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GENERALLY speaking, I'm not a man who believes in the concept of good luck and bad luck. Sure, we all go through phases where a series of good things happen to us and we also go through phases where a series of bad things happen. But I don't believe there is some sort of external force which makes us lucky or otherwise.

People make their own luck and so-called luckier people are probably just more perceptive and open to new ideas. Also, they don't beat themselves up so much when they fail.

But I was beginning to question my belief system this week when a number of unfortunate incidents cost me a small fortune.

Last Sunday evening, the tv packed in, costing me a couple of ton, and the next day bang went the washing machine, which saw the best part of a monkey (€500) swiped away from my plastic flexible friend.

Last Tuesday, I thought I'd spotted a good opportunity to recoup some money in the guise of Westlin' Winds, which was well fancied at a short price for the 2.10 at Leicester, so I put whatever little money I had left on the six-year-old.

But betting with money you don't really have is like introducing your girlfriend to your wife. Yes, it's possible, but it's not such a good idea.

Things were going well two out and he even hit the floor price of 1/100 in-running on the machine, but the Montjeu gelding was beaten by a neck.

I don't know which is worse -- your horse coming last, or your horse coming second. Was it bad luck, or simply bad betting?

Call it what you like, but all I know is that it was extremely hard on the wallet and I could do with getting back on track by taking some money from the layers today.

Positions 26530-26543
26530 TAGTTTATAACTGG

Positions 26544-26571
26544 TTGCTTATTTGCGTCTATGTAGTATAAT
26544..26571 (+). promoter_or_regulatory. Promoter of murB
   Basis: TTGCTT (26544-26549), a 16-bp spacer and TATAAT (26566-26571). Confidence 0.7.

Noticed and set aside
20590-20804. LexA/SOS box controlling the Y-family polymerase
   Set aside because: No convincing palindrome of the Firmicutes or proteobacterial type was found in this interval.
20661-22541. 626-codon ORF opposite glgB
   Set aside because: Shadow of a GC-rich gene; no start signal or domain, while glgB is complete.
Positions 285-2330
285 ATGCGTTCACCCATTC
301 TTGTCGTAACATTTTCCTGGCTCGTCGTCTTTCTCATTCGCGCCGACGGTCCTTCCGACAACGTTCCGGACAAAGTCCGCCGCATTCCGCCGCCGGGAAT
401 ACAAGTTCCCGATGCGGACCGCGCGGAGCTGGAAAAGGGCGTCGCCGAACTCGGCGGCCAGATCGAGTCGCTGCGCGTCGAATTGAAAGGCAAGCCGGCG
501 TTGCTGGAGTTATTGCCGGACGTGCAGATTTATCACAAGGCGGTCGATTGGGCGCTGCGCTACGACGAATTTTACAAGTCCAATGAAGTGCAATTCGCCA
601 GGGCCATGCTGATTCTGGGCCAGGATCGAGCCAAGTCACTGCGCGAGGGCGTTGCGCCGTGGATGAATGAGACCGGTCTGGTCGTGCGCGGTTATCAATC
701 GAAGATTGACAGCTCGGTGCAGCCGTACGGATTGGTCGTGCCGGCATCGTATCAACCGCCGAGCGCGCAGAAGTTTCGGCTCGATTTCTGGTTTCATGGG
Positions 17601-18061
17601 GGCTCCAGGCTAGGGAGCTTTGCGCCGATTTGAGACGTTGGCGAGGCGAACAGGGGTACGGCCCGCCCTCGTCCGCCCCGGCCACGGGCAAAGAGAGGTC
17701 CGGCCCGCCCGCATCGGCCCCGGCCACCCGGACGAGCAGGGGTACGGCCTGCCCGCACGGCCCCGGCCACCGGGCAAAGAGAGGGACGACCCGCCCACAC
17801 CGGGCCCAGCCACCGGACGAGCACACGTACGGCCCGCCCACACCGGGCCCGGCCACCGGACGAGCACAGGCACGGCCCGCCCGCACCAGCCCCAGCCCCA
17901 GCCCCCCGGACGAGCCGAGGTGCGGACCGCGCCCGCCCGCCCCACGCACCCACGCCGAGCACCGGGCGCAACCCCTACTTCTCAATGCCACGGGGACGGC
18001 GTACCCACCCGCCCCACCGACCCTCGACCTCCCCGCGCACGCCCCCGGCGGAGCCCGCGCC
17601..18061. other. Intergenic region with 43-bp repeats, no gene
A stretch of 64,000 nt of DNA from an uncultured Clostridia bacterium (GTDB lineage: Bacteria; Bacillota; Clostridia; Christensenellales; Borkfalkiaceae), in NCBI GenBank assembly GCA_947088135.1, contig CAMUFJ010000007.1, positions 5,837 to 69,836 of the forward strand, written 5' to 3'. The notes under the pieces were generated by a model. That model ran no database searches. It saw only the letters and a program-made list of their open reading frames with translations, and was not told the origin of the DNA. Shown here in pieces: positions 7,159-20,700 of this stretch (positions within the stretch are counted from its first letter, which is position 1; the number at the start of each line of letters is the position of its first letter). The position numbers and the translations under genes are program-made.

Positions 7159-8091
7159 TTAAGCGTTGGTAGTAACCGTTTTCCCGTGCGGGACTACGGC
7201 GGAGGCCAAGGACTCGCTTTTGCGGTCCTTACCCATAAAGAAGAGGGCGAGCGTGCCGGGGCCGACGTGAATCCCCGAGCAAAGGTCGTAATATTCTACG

A chance is offered at doing just that at Warwick, where Marodima is a general 11/4 shot for the Betfred The Bonus King Handicap Chase (2.0).

He destroyed the field in a class four handicap on Thursday, and a quick return to racing may be just the trick before the assessor gets his hands on him.

Whether we learned anything from Thursday's race is up for debate as the opposition were really quite poor, but, as they say, a horse can only beat what's put in front of him.

Educated Evans is a potential spanner in the works and is looking for his third victory on the trot. He managed to overcome an 11lb hike last time for his previous victory at Chepstow, but I feel the handicapper has his measure and he may struggle under topweight.

Back Bob Back makes some each-way appeal although he made a number of jumping mistakes last time at Uttoxeter and is not the most reliable.


Despite the fact that he finished 25 lengths behind the winner, connections of Moleskin will be pleased with his second place last time in a handicap chase at Hereford. He improved on his previous performance at Sandown and the blinkers seem to be helping his jumping.

It's hard to know where he's at right now, but the handicapper hasn't been too harsh on him and at the weights, the nine-year-old is in with a fighting chance today in the williamhill.com Novices' Handicap Chase at Kempton (2.15), priced around 12/1.

The likely favourite, Reblis, has won both his races this season, but his mark is rising back up and early odds of 3/1 under these conditions, look a little shabby.


1.05 Kempton: Menorah

1.40 Kempton: Captain Sunshine

2.00 Warwick: Marodima

2.15 Kempton: Moleskin (e/w)

3.05 Warwick: Highland Lodge

Irish Independent